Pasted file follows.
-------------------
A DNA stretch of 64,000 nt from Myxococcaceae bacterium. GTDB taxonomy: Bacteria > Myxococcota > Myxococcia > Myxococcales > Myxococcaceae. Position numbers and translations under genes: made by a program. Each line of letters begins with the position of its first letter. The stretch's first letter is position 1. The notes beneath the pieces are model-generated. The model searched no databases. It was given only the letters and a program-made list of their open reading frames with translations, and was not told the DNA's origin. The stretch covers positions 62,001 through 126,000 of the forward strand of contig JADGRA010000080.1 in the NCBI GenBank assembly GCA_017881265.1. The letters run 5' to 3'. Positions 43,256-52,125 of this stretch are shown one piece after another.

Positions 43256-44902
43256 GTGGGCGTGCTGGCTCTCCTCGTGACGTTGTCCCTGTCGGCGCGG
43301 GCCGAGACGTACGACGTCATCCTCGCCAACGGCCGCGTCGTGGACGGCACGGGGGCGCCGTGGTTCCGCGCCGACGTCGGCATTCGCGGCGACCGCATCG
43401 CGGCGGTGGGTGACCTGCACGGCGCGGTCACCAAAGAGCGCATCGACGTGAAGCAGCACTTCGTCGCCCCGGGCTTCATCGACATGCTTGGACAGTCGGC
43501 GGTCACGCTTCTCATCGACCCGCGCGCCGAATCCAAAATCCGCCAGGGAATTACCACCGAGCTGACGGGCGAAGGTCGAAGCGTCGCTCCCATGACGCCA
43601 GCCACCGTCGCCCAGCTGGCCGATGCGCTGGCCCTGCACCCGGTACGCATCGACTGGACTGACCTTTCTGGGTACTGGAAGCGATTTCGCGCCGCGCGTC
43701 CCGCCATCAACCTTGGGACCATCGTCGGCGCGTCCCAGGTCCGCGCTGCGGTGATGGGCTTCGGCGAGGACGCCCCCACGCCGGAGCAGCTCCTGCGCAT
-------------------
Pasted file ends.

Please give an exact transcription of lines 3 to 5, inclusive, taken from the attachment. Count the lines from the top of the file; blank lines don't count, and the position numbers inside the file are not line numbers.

43256 GTGGGCGTGCTGGCTCTCCTCGTGACGTTGTCCCTGTCGGCGCGG
43301 GCCGAGACGTACGACGTCATCCTCGCCAACGGCCGCGTCGTGGACGGCACGGGGGCGCCGTGGTTCCGCGCCGACGTCGGCATTCGCGGCGACCGCATCG
43401 CGGCGGTGGGTGACCTGCACGGCGCGGTCACCAAAGAGCGCATCGACGTGAAGCAGCACTTCGTCGCCCCGGGCTTCATCGACATGCTTGGACAGTCGGC